Self Improvement Web Culture

6 Soft Skills Every Technology Worker Needs for Career Success

Ryan Dube 18-11-2013

Imagine you’ve attended two presentations. In the first, the presenter reads from his Powerpoint slides, barely looks at the audience, and ends the presentation without accepting questions. The second presenter opens with an entertaining story, walks through the presentation with energy and emotion, and closes with a meaningful Q&A session with the audience. Which presentation do you think you’d be more likely to remember?


The same thing is true at a job interview. You may have all of the necessary technical skills (hard skills) required for the job, but it’s the person that can look the interviewer in the eyes, smile broadly and talk about past experiences with poise and enthusiasm who will get the job.

Those skills — the ability to communicate well, to adapt to a challenging environment and to present complex information well – are called “soft skills”, and they are particularly lacking in the IT field, where there’s an abundance of technical knowledge but a shortage of enthusiasm and personality. The following are the six most important soft skills that’ll get you noticed at your next IT job interview.

Building Soft Skills in IT

In many other professional fields, students tend to develop all of those interpersonal soft skills in the course of their studies. For example, in English classes, students tend to discuss literature or share their writing in front of an entire class. In Business studies, students often take leadership classes where professors specifically teach students the interpersonal skills needed to influence and motivate people.

However, in technical fields like Computer Science or Engineering, those interpersonal skills aren’t front-and-center, because building technical skills is considered far more important.



The problem with that is come graduation, you have a very large population of well-trained workers who are ready to take on some of the toughest IT challenges, but an unfortunate majority of them lack strong interpersonal, leadership and other “soft” skills not directly related to the field of IT.

1. Communication Skills

The ironic thing about the lack of strong communication skills among IT workers is the fact that it’s the one field where communication is so important. The ability to take very complex information and explain it in terms that anyone off the street could understand (without patronizing them), is a rare skill.


If you can be effective at this, you will be able to teach the managers that you serve to understand their own systems, and you’ll be able to easily train your own staff (if you’re a manager yourself) the skills they need to help you do your job. Both of those things will go a long way toward helping you get ahead in your IT career.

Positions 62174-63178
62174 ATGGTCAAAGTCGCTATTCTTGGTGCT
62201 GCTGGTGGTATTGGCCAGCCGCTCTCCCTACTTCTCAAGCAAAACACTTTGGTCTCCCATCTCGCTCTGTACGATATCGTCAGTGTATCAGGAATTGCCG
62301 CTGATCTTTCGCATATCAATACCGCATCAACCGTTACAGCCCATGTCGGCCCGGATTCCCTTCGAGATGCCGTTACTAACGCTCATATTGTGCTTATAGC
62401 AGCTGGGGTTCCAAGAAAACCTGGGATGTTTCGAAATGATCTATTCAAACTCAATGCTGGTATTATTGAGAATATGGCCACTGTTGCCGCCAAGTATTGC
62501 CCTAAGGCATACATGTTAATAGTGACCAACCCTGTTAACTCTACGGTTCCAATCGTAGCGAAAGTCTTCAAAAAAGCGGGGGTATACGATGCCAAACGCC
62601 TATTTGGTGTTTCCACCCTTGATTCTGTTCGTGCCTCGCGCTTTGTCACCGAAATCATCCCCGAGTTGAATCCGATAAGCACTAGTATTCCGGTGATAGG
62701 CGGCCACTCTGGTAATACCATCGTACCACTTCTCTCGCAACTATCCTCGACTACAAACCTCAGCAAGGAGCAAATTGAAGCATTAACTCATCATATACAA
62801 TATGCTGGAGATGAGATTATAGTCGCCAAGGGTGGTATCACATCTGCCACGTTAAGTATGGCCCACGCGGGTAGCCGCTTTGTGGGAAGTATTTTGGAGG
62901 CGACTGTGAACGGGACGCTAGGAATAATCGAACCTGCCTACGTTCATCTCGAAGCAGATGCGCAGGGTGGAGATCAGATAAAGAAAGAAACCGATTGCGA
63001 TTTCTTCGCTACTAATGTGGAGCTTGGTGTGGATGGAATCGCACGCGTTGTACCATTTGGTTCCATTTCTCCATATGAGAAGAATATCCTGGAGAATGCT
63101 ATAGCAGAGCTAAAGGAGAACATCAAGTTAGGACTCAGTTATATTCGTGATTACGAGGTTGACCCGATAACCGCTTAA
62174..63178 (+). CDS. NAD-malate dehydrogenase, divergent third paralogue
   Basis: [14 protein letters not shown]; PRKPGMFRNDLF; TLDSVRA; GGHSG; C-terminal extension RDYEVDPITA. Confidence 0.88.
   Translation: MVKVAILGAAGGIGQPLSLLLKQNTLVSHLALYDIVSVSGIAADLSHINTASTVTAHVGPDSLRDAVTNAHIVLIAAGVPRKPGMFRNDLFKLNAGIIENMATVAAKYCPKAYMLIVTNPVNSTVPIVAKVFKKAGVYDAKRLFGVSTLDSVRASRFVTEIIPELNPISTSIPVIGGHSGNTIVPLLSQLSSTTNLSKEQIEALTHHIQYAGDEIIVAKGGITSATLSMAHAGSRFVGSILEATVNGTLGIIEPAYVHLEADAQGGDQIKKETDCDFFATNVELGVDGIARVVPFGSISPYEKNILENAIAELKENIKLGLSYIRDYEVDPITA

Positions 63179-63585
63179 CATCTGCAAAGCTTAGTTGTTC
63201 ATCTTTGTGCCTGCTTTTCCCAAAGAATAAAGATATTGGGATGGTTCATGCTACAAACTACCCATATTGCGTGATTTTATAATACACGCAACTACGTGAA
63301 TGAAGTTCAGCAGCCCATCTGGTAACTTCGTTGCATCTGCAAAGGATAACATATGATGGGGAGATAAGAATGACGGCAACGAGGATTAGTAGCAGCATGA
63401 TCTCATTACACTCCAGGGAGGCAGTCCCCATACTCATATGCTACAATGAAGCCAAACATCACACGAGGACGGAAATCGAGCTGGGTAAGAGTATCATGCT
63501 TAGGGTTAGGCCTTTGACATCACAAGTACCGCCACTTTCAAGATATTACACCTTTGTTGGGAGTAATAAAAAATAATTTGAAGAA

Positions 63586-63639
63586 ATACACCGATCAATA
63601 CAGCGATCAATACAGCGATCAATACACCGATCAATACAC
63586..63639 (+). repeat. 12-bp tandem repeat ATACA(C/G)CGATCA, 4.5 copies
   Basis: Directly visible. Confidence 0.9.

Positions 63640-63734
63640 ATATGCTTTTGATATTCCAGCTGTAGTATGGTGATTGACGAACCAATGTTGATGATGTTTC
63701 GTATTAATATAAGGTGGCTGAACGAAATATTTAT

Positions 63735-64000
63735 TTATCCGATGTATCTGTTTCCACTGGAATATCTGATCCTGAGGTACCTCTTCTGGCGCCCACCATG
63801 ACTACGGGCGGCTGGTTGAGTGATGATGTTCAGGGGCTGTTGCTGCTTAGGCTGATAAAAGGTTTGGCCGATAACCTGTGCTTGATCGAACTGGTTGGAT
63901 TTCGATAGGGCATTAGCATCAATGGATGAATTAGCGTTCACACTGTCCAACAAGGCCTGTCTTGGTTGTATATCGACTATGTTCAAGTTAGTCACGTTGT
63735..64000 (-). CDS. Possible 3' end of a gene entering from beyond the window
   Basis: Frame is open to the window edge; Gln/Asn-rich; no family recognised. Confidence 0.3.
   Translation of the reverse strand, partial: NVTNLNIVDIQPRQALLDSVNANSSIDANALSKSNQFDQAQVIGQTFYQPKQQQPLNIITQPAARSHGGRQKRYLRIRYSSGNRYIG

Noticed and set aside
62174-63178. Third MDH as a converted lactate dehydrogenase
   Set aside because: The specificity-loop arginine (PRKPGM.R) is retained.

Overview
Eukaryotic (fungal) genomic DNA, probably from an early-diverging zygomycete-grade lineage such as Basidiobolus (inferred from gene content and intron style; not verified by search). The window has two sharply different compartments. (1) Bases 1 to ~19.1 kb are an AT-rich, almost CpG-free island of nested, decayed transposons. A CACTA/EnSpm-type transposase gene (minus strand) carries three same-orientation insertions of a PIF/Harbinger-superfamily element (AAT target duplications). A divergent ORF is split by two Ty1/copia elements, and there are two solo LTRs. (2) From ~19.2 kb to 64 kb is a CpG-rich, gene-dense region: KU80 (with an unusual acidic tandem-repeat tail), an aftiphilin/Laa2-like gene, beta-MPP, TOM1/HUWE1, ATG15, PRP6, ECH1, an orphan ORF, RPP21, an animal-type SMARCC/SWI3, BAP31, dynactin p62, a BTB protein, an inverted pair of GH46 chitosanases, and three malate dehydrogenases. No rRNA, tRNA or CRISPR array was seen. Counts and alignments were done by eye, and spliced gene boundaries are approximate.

2. Great Team Player

If there’s one sacred truth in IT, it is this: Behind every successful project is a successful team. Rarely will you accomplish things of value in IT that are as great as the things that you’ll accomplish as part of a team. The reason for this is that when you work alone, you only bring your own skills to the table. When you work on a team, there ‘s such a variety of talents and skills that most of the skill gaps disappear, and nearly anything is possible.


The difficulty for many people in IT is accepting that the skill gaps exist, and allowing specific people on the team to fill those gaps. Too often, egos and politics get in the way. However, if you are gifted in the soft skill of being a strong team player, then you’ll notice that more and more people want you on their project teams — because you not only get your own tasks done on time, but you encourage and support your other team members with getting their work done as well. Of course, you can find some tips and tools to collaborate better with my review of Collaborate And Edit Meeting Notes In Realtime Using Whenever you need to work with a team online, or even if you just have to collaborate with other colleagues that may work at other remote locations, the ability to have something visual to look... Read More or Bakari’s review of Oogwave Allow Your Team to Collaborate & Keep Their Inbox Lean You feel overwhelmed by the amount of email you receive and you maintain separate lists to stay on top of projects? Oogwave and Twoodo are solutions to communicate and co-organize projects in one place. Read More .

3. Presentation Skills

Whether it’s a meeting with the company President where you need to present your team’s finished project, or a conference with other professionals throughout IT, your ability to stand up in front of a large group of people and speak coherently will go a long way toward establishing your credibility as an IT expert, and it’ll serve as a catalyst for your networking efforts.